Fig. 8. Examples of submarine landforms. The black arrows indicate the generalized direction of glacier ﬂow and the black lines location of seaﬂoor proﬁles (Fig. 9A–B). (A) Recessional moraines. Note that the moraines often correlate with the islets and shallows. (B) Large frontal terminal moraine (dashed line) with debris ﬂow apron on its distal side and recessional moraines on the proximal side.
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Fig. 9. Longitudinal proﬁles of submarine landforms. (A) Fig. 8A. (B) Fig. 8B. Arrows point at recessional moraines.
et al., 2016). Because of their location close to Harrietbreen's foreﬁeld, these CSRs could be the result of intense lateral shearing and crevassing related to differences in ice-ﬂow velocities between the two glaciers during past surges of Harrietbreen. Other landsystem elements in the foreﬁeld of Protektorbreen, such as extensive outwash and ﬂuvial erosion, abundance of en- and supraglacial debris, and kame and kettle topography could all conform to both the surge-type valley and cirque glacier landsystem models (Brynjólfsson et al., 2012, 2014; Brynjólfsson, 2015) as well as to the non-surging polythermal glacier landsystem model (Glasser and Hambrey, 2003). Therefore, based on this landform assemblage along with the lack of historical and glaciological evidence for surging behavior, it cannot be determined if Protektorbreen surged in the past. The absence of diagnostic surge-type landforms in the terrestrial archive could owe to generally coarse and thin cover of subglacial sediments (Lønne, 2016), intense ﬂuvial erosion, high amount of supraand englacial debris (Brynjólfsson et al., 2012, 2014; Brynjólfsson, 2015) and degradation due to permafrost thawing (Schomacker and Kjær, 2008). These characteristics all correspond well with the landform assemblage in the foreﬁeld of Protektorbreen and we propose that they could be the reason for the absence of certain landforms, such as CSRs and concertina eskers. Streuff et al. (2018) suggested that the absence of glacial lineations and overridden moraines in the submarine geomorphology indicated relatively slow ice ﬂow in Trygghamna during the latest advance. However, they did not include the terrestrial archive and thus suggested this based on the submarine archive alone. The lack of CSRs, streamlined lineations and eskers in the submarine landform assemblage shows little correspondence with published surge-type tidewater models and could thus be taken to indicate non-surging behavior (Ottesen and Dowdeswell, 2006; Ottesen et al., 2008; Flink et al., 2015; Streuff et al., 2018). As Harriet- and Kjerulfbreen are considered to have been more active than Protektorbreen during the latest advance, the geomorphology in the submarine environment is dominantly shaped by their activity. However, when combined with the terrestrial foreﬁelds, which strongly indicate surge behavior, we interpret the marine based part of the glacier must have undergone surge as well. In the submarine archive, CSRs can have relatively low relief (b1 m) and are therefore likely to be draped and eventually buried by glaciomarine sediments with time (Plassen et al., 2004; Flink et al., 2015, 2017; Fransner et al., 2017). High sedimentation rates have been estimated in outer Trygghamna due to comparatively high precipitation and low-grade metamorphic rock that is relatively easily eroded (Plassen et al., 2004; Forwick, 2005; Forwick and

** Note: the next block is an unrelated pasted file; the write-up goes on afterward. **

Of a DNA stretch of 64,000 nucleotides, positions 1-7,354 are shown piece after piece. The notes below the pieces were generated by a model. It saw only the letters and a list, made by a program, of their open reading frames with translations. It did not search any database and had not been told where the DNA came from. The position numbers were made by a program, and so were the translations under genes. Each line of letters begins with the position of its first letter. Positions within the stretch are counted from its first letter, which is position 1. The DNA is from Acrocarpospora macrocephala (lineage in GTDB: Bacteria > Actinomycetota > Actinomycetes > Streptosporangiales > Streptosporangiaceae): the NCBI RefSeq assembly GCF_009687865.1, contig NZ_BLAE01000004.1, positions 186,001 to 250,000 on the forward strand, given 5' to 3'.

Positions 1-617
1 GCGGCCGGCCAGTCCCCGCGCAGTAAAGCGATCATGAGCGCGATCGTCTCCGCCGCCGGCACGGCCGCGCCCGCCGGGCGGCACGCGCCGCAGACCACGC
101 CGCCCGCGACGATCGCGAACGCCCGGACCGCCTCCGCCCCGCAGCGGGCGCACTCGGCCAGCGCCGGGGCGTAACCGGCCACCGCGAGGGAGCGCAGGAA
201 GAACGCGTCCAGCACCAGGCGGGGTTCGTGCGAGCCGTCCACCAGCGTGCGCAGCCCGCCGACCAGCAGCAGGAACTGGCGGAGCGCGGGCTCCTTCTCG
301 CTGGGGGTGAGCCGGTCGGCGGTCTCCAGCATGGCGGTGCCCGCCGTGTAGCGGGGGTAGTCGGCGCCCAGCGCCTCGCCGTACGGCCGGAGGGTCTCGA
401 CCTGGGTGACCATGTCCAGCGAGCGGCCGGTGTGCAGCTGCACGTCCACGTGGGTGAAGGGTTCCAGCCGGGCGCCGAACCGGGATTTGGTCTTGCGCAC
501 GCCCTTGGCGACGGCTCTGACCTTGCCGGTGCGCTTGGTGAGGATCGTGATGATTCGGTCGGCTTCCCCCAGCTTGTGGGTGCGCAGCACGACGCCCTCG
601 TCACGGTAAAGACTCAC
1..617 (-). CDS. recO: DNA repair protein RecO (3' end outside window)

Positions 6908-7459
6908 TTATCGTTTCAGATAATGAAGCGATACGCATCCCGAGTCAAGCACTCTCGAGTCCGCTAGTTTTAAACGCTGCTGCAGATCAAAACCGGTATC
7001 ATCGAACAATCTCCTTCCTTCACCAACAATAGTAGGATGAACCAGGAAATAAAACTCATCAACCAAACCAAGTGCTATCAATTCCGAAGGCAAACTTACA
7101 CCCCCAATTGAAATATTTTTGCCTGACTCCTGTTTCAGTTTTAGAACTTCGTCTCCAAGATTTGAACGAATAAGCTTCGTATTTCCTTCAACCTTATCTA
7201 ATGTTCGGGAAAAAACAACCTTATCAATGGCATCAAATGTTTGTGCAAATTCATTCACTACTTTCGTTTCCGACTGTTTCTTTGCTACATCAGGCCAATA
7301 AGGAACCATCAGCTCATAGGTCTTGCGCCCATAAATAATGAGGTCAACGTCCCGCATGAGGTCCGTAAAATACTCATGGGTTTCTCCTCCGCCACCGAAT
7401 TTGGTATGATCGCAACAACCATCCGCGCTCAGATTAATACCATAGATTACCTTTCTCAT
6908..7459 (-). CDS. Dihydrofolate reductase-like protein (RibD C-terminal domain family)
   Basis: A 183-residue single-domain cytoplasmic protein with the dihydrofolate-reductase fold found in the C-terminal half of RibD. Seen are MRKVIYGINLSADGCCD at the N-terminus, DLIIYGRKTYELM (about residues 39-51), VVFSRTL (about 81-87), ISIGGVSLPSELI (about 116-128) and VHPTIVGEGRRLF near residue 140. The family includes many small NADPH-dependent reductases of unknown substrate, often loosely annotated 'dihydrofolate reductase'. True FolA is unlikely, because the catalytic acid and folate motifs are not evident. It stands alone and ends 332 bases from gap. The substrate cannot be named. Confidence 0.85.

Vorren, 2010), which supports the hypotheses that CSRs might have been formed but not preserved. CSRs are often preserved proximal to the terminal moraine, indicating ice stagnation for some time after a surge (Solheim, 1991; Ottesen and Dowdeswell, 2006; Ottesen et al., 2008; Flink et al., 2015). In Trygghamna, the recessional moraines right at the proximal side of the terminal moraine and lack of CSRs suggests that the marine-based part was never stagnant and the small winter readvances during the overall retreat could therefore have overprinted any potential CSRs formed at the end of a surge. This shows that caution must be exercised when interpreting the lack of landforms. 5.2. Landsystem model for surge-type glaciers with composite terrestrial and marine margins In contrast to the published landsystem models that are based on more simpliﬁed settings (e.g., Evans and Rea, 1999, 2003; Ottesen and Dowdeswell, 2006; Ottesen et al., 2008; Brynjólfsson et al., 2012, 2014; Schomacker et al., 2014; Brynjólfsson, 2015; Flink et al., 2015), a conceptual landsystem model from Trygghamna integrates the terrestrial and submarine geomorphological archives of surge-type glaciers (Fig. 10). The terrestrial environment consists of CSRs on a ﬂuted till plain, sinous esker, supra- and englacial sediments that is dissected by an outwash plain. Lateral terminal moraine delimits the foreﬁeld, with hummocky moraine and kames and kettles on the ice proximal side. The submarine environments contain recessional moraines, often in relation to bedrock islets, on the ice proximal side of a frontal terminal moraine with a debrisﬂow apron on the ice distal side. The model reﬂects differences in geomorphology between the terrestrial and submarine environments of surge-type glacier foreﬁelds and demonstrates differences in glacial dynamics and thermal regimes within these two environments during a surge and subsequent retreat. This difference in the thermal regime during the retreat is vital when investigating geomorphological evidences for surge behavior as it has a great effect on the preservation potential of landforms as outlined above. Previous studies on surge-type glaciers have concluded that the terrestrial margins are inactive and cold-based during the retreat, and that they waste down in situ, resulting in high preservation of landforms (Evans and Rea, 1999, 2003). The lack of recessional moraines, high preservation of CSRs and lateral meltwater channels in the terrestrial foreﬁelds are all supportive of that. On the other hand, surge-type marine margins are considered to undergo small winter readvances during the overall retreat based on the occurrence of recessional moraines